Since Otto Warburg linked mitochondrial physiology and oncogenesis in the 1930s, a number of studies have focused on the analysis of the genetic basis for the presence of aerobic glycolysis in cancer cells. However, little or no evidence exists today to indicate that mtDNA mutations are directly responsible for the initiation of tumor onset. Based on a model of gliomagenesis in the mouse, we aimed to explore whether or not mtDNA mutations are associated with the initiation of tumor formation, maintenance and aggressiveness. We reproduced the different molecular events that lead from tumor initiation to progression in the mouse glioma. In human gliomas, most of the genetic alterations that have been previously identified result in the aberrant activation of different signaling pathways and deregulation of the cell cycle. Our data indicates that mitochondrial dysfunction is associated with reactive oxygen species (ROS) generation, leading to increased nuclear DNA (nDNA) mutagenesis, but maintaining the integrity of the mitochondrial genome. In addition, mutational stability has been observed in entire mtDNA of human gliomas; this is in full agreement with the results obtained in the cancer mouse model. We use this model as a paradigm of oncogenic transformation due to the fact that mutations commonly found in gliomas appear to be the most common molecular alterations leading to tumor development in most types of human cancer. Our results indicate that the mtDNA genome is kept by the cell as a “genetic sanctuary” during tumor development in the mouse and humans. This is compatible with the hypothesis that the mtDNA molecule plays an essential role in the control of the cellular adaptive survival response to tumor-induced oxidative stress. The integrity of mtDNA seems to be a necessary element for responding to the increased ROS production associated with the oncogenic process.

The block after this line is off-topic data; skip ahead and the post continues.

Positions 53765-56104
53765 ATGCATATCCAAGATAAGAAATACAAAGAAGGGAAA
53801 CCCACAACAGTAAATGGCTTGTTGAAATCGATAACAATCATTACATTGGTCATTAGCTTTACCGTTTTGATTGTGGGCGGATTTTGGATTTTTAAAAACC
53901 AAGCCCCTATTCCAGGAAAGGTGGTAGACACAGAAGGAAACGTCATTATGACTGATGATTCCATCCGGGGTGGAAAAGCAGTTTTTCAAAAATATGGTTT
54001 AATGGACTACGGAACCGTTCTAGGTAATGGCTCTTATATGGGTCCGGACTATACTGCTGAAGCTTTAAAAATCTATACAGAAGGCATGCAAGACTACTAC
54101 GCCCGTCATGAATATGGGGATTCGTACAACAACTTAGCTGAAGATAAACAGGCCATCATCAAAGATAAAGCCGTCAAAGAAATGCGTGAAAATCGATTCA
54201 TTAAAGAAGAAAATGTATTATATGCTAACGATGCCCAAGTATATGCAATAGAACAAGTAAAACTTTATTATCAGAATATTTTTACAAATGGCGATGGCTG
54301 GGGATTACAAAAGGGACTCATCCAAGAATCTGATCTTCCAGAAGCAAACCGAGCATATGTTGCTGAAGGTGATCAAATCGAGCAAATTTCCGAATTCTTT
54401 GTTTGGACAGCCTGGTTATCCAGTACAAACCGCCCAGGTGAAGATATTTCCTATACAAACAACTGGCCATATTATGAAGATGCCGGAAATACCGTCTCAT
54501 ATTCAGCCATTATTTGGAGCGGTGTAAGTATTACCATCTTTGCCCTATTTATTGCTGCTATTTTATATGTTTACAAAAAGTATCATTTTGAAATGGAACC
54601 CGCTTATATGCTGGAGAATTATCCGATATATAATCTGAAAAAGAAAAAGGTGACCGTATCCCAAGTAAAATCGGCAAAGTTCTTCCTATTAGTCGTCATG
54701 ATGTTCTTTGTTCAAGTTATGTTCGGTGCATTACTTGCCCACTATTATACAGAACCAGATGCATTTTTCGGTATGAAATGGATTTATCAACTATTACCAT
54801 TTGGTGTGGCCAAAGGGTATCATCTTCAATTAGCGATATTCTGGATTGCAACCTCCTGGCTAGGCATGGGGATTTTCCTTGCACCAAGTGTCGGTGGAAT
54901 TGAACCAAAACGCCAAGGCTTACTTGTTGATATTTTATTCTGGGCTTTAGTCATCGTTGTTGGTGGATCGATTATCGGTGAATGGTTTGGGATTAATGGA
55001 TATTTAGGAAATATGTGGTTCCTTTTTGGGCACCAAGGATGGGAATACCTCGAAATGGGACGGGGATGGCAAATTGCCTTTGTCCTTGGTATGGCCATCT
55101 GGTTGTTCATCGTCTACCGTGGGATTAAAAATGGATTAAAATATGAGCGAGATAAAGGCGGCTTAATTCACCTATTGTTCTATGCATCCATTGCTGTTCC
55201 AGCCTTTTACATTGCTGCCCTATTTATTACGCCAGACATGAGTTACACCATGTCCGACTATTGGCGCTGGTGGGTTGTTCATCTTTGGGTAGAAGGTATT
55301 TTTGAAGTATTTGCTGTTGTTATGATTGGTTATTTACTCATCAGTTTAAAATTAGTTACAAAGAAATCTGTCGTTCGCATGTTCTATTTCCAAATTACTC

- Seoane, M., Mosquera-Miguel, A., Gonzalez, T., Fraga, M., Salas, A. and Costoya, J.A. (2011). The Mitochondrial Genome Is a “Genetic Sanctuary” during the Oncogenic Process. PLoS ONE, 6(8), e23327.
Peoples: | Places: | Topics: Oncogenic Process | DNA Type: mtDNA